20 mustard yellow charts sat on my desk, all needing to be approved for compliance. I had meeting with clinicians to review cases - cases being people who were struggling and really depending on our agency to help them. There was a complaint at the front desk that I needed to respond to as well as staffing questions. Really? This was it? This is what I spent all my time in school for? I loved the people I worked with, but the work itself was getting so hard.
I remember dreaming about my work. I never envisioned private practice really. I just envisioned the people and being in a room with someone, holding something so sacred that no one else was privy to. I remember wanting to simply help.
I believe I helped, even in government work. Yes, I understood why those charts had to be reviewed. But, it wasn't what I had imagined. I felt ancy, frustrated, and I struggled to find meaning in the work.
So I gave myself permission to dream. Aside from a complete career change, I could start my own practice. It was my last ditch effort to reclaim some semblance of what I originally set out to do in the world.
Dreams. We all have them. They start when we are young. We think about what life will be like when we get older, the things we want to do, the people we want to meet, and the places we want to go.
As we grow those dreams shift and transform. As we get older, maybe the dreams aren't as fantasy-driven, like my 5-year old who is convinced she will be a Pokemon trainer when she gets older. Instead, our dreams turn into goals or a to-do list.
But we need dreams. They guide us.
For many of you, you may not have even started your practice yet, but it something you want. And when you dream a little, the fear creeps in
What about insurance? the mortgage? how will I....?
Others of you have your practice, but it isn't reflective of what you want. Do you know how many times I have been told by people they prefer to have longer sessions - but they don't. Because that's not how it's done. Who says? If you know it might be best for the client and you work well that way - why aren't you doing it?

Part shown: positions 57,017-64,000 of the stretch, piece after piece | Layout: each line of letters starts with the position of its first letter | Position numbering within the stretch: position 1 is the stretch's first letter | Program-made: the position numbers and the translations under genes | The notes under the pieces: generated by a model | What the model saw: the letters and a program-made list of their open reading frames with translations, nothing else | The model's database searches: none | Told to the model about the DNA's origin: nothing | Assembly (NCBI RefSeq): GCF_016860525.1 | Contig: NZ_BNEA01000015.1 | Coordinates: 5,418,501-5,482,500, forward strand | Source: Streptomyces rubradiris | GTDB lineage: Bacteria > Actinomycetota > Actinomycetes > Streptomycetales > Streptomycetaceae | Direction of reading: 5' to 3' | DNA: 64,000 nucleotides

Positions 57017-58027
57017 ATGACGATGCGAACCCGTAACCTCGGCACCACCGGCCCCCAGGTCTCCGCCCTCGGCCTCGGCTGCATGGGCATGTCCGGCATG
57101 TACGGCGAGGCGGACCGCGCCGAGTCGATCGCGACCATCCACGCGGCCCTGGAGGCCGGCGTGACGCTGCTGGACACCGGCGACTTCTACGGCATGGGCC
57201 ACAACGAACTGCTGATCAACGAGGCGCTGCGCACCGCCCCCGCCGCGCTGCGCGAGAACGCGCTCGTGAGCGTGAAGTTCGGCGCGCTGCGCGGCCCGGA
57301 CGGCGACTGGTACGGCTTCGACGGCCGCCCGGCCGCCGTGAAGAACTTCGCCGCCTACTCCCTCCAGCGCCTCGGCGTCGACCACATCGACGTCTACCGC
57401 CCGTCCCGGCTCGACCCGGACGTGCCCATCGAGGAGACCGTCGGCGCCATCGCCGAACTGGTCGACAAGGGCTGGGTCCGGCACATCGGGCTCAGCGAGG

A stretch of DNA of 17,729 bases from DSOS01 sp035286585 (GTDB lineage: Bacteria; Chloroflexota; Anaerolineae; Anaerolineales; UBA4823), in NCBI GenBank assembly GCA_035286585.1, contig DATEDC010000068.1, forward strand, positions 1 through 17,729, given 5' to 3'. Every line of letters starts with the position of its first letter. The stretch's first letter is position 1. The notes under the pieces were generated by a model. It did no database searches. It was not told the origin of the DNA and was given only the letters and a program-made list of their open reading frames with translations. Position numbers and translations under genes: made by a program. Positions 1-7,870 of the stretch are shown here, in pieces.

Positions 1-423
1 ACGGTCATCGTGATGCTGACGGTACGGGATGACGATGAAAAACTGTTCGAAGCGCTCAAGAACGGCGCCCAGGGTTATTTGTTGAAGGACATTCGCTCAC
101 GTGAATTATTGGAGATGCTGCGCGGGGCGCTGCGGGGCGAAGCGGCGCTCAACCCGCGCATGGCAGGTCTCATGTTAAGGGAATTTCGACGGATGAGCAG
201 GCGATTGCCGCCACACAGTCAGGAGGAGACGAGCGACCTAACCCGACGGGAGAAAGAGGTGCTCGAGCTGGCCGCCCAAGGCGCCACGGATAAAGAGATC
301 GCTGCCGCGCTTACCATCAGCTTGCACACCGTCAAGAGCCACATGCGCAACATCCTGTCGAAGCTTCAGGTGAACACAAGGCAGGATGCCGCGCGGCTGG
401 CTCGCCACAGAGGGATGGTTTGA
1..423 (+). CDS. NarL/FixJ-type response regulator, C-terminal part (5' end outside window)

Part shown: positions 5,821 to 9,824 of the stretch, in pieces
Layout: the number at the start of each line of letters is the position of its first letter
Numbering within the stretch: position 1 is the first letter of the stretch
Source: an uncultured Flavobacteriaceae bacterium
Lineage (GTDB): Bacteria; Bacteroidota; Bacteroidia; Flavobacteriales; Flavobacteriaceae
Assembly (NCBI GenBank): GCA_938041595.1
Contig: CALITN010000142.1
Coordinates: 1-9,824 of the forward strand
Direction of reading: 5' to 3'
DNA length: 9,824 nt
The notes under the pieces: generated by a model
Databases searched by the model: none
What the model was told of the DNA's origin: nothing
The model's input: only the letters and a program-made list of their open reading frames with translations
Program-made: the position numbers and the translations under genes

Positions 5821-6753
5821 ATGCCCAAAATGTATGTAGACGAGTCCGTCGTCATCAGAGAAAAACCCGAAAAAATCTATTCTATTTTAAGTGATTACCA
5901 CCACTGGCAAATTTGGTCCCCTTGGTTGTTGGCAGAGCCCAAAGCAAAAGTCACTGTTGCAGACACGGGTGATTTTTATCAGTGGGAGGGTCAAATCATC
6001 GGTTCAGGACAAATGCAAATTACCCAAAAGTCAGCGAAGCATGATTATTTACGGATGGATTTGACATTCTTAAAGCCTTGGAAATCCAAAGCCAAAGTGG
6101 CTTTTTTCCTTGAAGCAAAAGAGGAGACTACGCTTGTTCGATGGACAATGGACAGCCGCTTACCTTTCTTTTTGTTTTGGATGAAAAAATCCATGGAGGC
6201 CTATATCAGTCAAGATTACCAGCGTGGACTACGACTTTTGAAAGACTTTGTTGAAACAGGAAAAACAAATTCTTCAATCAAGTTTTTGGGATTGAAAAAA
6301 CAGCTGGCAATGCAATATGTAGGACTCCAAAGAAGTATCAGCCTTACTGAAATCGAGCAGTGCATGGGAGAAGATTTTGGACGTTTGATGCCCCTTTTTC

We've talked about the cost of starting a private practice before (you can check that out here), but let's take a look at the costs of not starting a private practice or following your dreams.
When I am not pursuing my vision, my creativity gets squelched. I feel very limited. Physically I am restricted to a desk most days unless I set the rules and can come and go as a please and set up my schedule in a way that benefits my body, not destroys it. When I am not in a practice that fits me, it takes an emotional toll. This is why I believe we are seeing more and more burn out in our field. We aren't operating from our highest and best. Sometimes because we can't or we risk losing our job for not keeping up the status quo. By starting a private practice, I got flexibility. It was a lot of work and a different kind of stress, but I was in the driver's seat on how to manage it all.
There are people who need you. They need your creative, wild, knowledgeable self. If you aren't there, they are missing out on a transformative relationship with you. If you have a private practice but it isn't being run ideally, then the client will get a stressed therapist. Your stress does impact the work. Doesn't mean you can't still be great, but you want the win-win where you are enlivened by the work and the client is transformed. Sometimes private practice is the best way for you to serve. There are many many ways to be a counselor. It's great. But if private practice is your vision of greatness, the client will benefit when you follow through on that vision.
The world of mental health, the profession as a whole survives if and when clinicians are serving at their highest and best. If we operate sub-par in ways that aren't our greatest, it impacts the profession. There is a reason we are the worst paid master's degree and the solution isn't going to be found in someone else. It starts with us. It starts with our own advocacy. Being in private practice is one way to set a new standard of care because you can.
What is it doing to you, the potential clients and the profession to not have you doing private practice when it is part of your dream for your life?